Senator L. Smith: Are there any unionized people?
Mr. Latourelle: Yes, the 4,700 would be unionized. We used to have
seven or eight unions when we were created as an agency. We now have one union.
In fact, today we were at collective bargaining with them.
Senator L. Smith: The capital that's being invested by the government
within Parks Canada, you have had to fight a bit for money, have you not, if I
Mr. Latourelle: Yes. Fortunately, I have been the head of Parks Canada
for 13 years now. In my first year, the capital budget of Parks Canada was $40
million per year for $16 billion of assets. This year, our budget is going to be
roughly $600 million in capital.
What we're doing now is really catching up on infrastructure that is at the
end of its useful life. We are looking at all of our bridges. We have done all
of the studies. We had an independent third party. We have done an assessment
ourselves. We have engineers and maintenance professionals. We have done third
party validation of our analysis, and based on that, we have been successful.
Senator L. Smith: Is it right to assume that your key operational
people are your superintendents of each of your —
Mr. Latourelle: Oh, yes. For example, under the Canada National Parks
Act, a lot of the decision rests with them because in regulation, the
authorities are given to them.
Senator L. Smith: You talked about 22 million person visits. If you
look at the last five years, how would that graph look in terms of your person
It would be great if you were able to give us a two- or three-page summary
that shows the visits and some of the marketing you have done in terms of
expanding your network so that we could become better educated and be proponents
of making sure when we talk to people that Parks Canada is top of mind.
Mr. Latourelle: It would be a pleasure. In fact, I have a two-page
summary that I can probably send tomorrow for each park and site, the trend for
the last five years. I will talk about Banff as a practical example.
After 9/11, all of Alberta and Canada saw a huge decrease in visitation, by
about 15 per cent. This year only we have increased by 10 per cent just in
Banff. In fact, this year's visitation in Banff is higher than pre-9/11. It's a
Senator L. Smith: Five years ago, what would your total have been if
it was 22 million last year, ballpark?
Mr. Latourelle: Roughly about 18 million. It went down quite a bit.
The Chair: Any other information you could send to us would be very
much appreciated. Because these are Supplementary Estimates (A), we anticipate
doing our report fairly soon, so if you could act on that quickly, it would be
very much appreciated.
Unfortunately, we have run out of time, but Mr. Griffin and Mr. Latourelle,
thank you for helping us. We will see you again undoubtedly in due course, but
in the meantime, thank you for your leadership in both Marine Atlantic and Parks
In our second hour this evening, we will hear from our final group of
witnesses in our study of the 2015-16 Supplementary Estimates (A). This will
mark the end of the testimony on these estimates. Our analysts will then prepare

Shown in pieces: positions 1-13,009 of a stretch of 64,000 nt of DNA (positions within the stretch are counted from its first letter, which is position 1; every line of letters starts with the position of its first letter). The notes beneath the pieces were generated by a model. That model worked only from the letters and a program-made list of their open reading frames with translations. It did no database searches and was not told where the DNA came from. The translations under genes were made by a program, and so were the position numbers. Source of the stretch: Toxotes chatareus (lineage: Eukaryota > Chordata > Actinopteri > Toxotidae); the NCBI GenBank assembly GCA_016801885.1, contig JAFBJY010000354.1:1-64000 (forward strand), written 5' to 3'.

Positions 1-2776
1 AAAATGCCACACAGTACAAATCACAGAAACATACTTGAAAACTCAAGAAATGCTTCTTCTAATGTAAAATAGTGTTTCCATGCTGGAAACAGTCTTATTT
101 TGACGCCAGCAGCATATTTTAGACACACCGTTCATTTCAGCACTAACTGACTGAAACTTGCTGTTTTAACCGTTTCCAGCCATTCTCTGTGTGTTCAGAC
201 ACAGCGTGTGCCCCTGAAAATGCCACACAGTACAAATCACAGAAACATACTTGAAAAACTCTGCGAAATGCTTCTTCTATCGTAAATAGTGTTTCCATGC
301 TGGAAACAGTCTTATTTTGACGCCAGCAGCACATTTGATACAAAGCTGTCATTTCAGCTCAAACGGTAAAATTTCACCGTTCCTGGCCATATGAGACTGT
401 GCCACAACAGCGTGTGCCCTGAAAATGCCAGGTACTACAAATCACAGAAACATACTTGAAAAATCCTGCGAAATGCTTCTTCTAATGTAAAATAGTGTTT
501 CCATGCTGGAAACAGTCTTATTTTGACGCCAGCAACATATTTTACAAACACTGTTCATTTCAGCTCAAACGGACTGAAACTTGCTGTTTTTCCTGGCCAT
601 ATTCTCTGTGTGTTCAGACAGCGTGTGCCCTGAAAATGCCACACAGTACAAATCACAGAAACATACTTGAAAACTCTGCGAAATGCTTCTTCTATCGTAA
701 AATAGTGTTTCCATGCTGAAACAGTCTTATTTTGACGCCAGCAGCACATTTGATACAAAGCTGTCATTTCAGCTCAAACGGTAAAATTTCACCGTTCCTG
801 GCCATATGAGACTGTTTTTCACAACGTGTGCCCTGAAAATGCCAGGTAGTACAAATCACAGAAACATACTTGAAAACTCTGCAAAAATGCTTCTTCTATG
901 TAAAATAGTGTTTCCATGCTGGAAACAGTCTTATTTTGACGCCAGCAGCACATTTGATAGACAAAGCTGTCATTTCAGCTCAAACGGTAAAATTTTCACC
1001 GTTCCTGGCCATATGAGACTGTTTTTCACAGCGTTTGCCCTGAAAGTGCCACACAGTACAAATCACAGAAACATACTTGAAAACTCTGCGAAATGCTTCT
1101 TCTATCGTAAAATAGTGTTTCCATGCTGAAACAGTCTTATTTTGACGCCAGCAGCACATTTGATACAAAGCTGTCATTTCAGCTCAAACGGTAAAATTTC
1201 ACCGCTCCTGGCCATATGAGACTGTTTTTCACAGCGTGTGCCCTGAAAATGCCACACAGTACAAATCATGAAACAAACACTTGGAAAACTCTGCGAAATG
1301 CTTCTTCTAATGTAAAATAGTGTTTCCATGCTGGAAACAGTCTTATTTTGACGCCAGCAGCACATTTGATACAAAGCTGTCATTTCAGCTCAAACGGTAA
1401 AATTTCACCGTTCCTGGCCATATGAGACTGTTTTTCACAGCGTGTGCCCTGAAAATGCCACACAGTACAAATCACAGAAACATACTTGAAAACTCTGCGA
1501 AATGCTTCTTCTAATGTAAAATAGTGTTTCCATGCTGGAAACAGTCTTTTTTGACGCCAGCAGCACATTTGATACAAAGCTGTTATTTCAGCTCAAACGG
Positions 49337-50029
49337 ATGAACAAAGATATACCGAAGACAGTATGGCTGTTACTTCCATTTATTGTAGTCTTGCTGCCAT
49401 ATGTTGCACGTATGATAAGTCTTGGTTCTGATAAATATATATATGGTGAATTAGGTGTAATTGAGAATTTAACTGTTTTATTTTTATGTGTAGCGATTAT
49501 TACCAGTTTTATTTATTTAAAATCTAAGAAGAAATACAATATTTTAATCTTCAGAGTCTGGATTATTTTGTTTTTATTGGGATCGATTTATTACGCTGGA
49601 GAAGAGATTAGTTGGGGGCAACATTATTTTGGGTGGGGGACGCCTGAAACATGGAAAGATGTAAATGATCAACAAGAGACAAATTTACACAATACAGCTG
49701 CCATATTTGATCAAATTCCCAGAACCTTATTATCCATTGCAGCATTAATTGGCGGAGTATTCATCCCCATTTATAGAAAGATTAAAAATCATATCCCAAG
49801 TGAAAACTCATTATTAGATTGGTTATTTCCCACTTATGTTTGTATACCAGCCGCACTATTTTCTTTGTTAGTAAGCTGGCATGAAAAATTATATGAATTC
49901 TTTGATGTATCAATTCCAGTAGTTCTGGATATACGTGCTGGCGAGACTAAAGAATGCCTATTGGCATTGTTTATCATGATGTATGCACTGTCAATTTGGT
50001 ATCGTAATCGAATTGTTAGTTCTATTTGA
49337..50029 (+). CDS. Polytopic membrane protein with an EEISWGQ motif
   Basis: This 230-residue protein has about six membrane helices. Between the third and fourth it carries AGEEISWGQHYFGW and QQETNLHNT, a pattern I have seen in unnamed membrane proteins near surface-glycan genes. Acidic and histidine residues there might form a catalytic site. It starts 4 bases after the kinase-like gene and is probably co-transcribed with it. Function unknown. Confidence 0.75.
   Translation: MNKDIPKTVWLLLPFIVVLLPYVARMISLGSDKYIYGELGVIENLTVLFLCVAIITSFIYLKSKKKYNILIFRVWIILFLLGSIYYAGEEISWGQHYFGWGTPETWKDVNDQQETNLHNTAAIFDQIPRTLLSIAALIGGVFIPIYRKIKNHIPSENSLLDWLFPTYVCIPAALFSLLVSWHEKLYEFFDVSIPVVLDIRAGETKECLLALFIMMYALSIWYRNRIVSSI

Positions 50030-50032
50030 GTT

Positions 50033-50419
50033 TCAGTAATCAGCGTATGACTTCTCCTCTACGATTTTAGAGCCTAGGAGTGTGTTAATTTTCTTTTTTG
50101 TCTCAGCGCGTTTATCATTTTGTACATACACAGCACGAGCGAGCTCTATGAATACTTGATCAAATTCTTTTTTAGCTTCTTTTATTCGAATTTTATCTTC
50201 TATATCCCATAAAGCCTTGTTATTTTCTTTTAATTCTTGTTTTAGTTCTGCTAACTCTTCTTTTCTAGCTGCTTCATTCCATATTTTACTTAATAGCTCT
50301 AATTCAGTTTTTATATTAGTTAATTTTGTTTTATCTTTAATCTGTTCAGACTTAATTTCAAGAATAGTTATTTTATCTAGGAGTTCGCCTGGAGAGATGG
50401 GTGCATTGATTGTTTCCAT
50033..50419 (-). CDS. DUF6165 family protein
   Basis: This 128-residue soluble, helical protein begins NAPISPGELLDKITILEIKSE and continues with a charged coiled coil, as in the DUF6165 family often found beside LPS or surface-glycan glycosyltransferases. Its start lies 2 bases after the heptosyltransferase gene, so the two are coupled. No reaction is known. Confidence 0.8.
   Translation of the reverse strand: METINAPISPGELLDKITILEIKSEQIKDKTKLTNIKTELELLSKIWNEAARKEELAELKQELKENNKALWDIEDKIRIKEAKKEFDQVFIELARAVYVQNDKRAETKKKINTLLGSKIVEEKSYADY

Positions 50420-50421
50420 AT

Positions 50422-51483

a report that they will submit to us before the appropriation bills arrive from
That indicates that we are under some time constraints to get reports done
and be ready when the supply bill arrives. I know all of our witnesses this
evening know that they won't have funds to do all the things they would like to
do if we don't get the supply bill passed for them, so that's why you are all
cooperating so well, and we appreciate that.
From Natural Resources Canada, we are pleased to welcome Kami Ramcharan,
Assistant Deputy Minister, Corporate Management Services Sector and Chief
Financial Officer; Niall O'Dea, Director General, Electricity Resources Branch,
Energy Sector; and Daniel Lebel, Director General, Atlantic and Western Canada
Branch, Geological Survey of Canada, Earth Sciences Sector.
From Atomic Energy of Canada Limited, we are pleased to welcome Jonathan
Lundy, Chief Transition Officer; and David Smith, Vice President of Operations.
From Fisheries and Oceans Canada, we welcome Marty Muldoon, Assistant Deputy
Minister and Chief Financial Officer; Kevin Stringer, Senior Assistant Deputy
Minister, Ecosystems and Fisheries Management; and Michel Vermette, Deputy
Commissioner, Vessel Procurement.
I understand each of the agencies have brief opening remarks. We have an hour
set aside for this session, so I would ask honourable senators to try to keep
their questions as succinct as possible.
Perhaps we could begin in the order in which I have introduced you: Natural
Resources Canada, AECL and Fisheries and Oceans.
Kami Ramcharan, Assistant Deputy Minister, Corporate Management Services
Sector and Chief Financial Officer, Natural Resources Canada: Thank you, Mr.
Chair. It is a pleasure to meet with the committee today to discuss Natural
Resources Canada's 2015-16 supplementary estimates.
I am the Assistant Deputy Minister of the Corporate Management Services
Sector, as well as the Chief Financial Officer for Natural Resources Canada. I
am accompanied by my colleagues Niall O'Dea and Daniel Lebel. As well, we have